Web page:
Sunday, December 12, 2010

Fox 323

Polar Fox:
Hey Red, these points seem to have identity issues. Are they black or white?

Red Fox: An obvious illusion! They are white for sure.

Polar Fox: So what I perceive is not the exact reality?

Red Fox: This is just a simple game of colors playing on your retina. It is perfectly explainable and part of the reality.

Polar Fox: Yes, most definitely. But, can this be an artful clue of an even bigger reality that there is truth beyond what you see?

Red Fox: Here we go again!

Polar Fox: A brush mark from a picture? A letter from a book? A note from a symphony?

Red Fox: And who is the artist, juggling with colors to deceive our perception?

Polar Fox: Deceive? I am not so sure. But looks like someone who knows us inside and out. And I think he wants to talk.

Red Fox: Why me? Why me?

Polar Fox: Yep, and you have bigger ears than mine.


  1. I see a simpler proof. Area of equilateral triangle is s^2*sqrt(3)/4 where s is the length of any side. Since each corner of the triangle is at integer points, the area is irrational.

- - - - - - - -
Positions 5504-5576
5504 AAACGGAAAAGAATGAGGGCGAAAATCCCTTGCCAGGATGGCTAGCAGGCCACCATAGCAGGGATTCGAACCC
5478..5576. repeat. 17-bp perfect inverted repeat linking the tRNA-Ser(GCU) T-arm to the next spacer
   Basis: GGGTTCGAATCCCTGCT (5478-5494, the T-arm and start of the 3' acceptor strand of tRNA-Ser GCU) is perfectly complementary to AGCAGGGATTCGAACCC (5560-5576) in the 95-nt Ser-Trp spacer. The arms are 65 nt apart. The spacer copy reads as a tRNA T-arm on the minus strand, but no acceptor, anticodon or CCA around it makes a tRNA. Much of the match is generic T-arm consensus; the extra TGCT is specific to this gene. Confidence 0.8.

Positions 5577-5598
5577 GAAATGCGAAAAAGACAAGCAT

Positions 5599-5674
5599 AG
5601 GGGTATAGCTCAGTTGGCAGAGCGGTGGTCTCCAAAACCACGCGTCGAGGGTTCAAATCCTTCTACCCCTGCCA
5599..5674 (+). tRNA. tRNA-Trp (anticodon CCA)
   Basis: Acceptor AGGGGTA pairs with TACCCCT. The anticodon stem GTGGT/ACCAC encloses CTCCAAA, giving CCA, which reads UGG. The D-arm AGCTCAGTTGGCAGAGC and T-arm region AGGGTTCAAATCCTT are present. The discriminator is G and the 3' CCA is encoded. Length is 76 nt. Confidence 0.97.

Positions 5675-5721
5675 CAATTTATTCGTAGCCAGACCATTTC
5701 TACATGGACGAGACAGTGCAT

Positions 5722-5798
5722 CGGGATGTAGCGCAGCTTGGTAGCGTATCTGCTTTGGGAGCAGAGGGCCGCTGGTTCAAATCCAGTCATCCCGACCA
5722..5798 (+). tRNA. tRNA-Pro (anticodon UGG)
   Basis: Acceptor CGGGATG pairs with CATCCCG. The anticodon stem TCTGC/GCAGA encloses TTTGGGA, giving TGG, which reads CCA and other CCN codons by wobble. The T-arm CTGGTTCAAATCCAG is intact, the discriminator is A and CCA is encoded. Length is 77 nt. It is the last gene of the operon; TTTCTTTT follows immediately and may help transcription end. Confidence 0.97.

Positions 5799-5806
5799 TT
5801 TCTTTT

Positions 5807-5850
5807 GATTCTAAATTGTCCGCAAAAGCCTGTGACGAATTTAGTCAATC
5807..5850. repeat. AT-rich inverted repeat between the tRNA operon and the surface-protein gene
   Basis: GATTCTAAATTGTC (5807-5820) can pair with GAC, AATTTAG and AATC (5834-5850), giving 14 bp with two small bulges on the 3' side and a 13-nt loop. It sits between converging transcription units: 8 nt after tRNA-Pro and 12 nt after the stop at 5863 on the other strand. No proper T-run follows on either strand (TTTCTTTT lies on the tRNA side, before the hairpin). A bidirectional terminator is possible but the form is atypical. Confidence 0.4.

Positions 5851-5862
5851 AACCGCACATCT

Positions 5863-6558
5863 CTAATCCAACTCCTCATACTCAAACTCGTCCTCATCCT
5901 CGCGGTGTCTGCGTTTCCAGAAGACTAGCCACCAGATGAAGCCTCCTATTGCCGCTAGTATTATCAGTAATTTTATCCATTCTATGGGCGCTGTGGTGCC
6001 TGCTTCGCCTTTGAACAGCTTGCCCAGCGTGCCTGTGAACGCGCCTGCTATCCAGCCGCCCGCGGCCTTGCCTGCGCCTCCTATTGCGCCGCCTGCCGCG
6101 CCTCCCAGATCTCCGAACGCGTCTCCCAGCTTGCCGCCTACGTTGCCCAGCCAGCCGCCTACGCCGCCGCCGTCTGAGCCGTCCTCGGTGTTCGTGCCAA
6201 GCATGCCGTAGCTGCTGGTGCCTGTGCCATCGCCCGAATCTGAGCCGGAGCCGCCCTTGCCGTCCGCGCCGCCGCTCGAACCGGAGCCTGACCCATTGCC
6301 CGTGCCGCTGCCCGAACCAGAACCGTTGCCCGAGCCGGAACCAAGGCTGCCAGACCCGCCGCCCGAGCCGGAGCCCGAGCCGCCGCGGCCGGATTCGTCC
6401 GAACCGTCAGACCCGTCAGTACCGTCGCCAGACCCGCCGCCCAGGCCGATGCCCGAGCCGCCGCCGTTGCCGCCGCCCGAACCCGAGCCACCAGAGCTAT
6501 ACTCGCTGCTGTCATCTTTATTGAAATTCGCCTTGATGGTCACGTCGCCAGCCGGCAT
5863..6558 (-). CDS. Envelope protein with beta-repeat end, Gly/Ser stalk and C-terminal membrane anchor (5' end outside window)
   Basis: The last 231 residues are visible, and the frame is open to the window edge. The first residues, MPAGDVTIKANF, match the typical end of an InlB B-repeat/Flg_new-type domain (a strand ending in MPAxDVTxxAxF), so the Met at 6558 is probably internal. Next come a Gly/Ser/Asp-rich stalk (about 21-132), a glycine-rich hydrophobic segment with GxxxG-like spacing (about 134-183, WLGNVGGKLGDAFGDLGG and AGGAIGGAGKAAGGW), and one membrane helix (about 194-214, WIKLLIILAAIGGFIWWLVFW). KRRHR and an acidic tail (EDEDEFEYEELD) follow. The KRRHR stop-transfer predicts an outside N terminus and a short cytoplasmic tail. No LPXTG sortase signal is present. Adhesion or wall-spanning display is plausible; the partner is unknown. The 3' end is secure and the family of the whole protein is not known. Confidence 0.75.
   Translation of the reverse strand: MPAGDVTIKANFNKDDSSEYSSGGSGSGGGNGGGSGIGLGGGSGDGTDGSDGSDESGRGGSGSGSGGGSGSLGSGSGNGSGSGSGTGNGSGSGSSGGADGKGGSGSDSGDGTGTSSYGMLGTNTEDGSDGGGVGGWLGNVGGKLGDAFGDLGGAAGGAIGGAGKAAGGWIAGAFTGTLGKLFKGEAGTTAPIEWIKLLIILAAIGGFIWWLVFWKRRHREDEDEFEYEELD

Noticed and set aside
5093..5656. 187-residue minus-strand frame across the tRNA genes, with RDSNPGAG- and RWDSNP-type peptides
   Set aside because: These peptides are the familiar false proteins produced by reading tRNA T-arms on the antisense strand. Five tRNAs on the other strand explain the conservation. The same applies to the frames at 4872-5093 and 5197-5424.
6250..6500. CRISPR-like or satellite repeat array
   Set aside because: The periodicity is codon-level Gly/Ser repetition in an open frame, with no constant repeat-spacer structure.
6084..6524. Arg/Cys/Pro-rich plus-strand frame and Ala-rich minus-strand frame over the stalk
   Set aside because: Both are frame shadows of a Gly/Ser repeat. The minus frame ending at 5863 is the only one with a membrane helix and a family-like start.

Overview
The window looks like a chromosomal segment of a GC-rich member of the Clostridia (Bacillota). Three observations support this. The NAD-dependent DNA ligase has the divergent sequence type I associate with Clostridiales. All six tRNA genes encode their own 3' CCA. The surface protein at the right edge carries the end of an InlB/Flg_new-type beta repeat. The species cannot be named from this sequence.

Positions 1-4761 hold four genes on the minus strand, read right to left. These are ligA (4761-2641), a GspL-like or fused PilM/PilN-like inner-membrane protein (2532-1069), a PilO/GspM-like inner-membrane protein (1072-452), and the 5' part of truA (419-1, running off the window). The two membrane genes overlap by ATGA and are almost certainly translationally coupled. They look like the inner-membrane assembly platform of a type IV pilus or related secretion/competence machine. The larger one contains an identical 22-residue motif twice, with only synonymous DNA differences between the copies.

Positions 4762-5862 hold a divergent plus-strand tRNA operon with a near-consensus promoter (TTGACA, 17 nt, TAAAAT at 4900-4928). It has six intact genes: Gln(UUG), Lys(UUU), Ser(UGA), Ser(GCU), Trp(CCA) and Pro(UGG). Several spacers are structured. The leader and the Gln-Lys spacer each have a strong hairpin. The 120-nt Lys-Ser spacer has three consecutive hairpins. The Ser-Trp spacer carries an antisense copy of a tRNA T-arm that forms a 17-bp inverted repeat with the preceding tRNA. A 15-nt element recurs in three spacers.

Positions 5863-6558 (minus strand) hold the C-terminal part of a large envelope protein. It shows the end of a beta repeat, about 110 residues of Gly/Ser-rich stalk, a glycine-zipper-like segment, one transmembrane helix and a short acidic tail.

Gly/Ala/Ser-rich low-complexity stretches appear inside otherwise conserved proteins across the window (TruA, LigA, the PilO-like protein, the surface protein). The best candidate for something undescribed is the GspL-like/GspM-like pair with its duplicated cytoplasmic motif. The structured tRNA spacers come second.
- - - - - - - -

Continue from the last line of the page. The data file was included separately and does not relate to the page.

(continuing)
On the other hand, consider the rectangle drawn around the triangle. This area minus the corner areas around the triangle must be the area of the triangle. However, the rectangle area is rational, and the corner areas are rational. This means that the triangle area is rational.


  2. I can buy this great proof. It makes sense.
    Rational + Irrational = Irrational.

    Your WolframAlpha formulation also indicates the same fact.

    This fact seems to deceive perception, doesn't it?

    There are infinitely-many points and infinitely-many different equilaterals, YET, none fits on three.


  3. Please also see six' WolframAlpha formulation for this problem below:

    a^2 + b^2 = (b + c)^2 + d^2 = (a + d)^2 + c^2

    Wolframalpha seems to confirm that the only integer solutions to this equation are when each variable is 0.

  4. I suppose you could generalize this to any simple polygon with an irrational area.

  5. That can be a conjecture I am planning to ask. That is:
    "No regular polygon -other than square- can be drawn on discrete points of the Cartesian plane"

    which could be much harder to prove.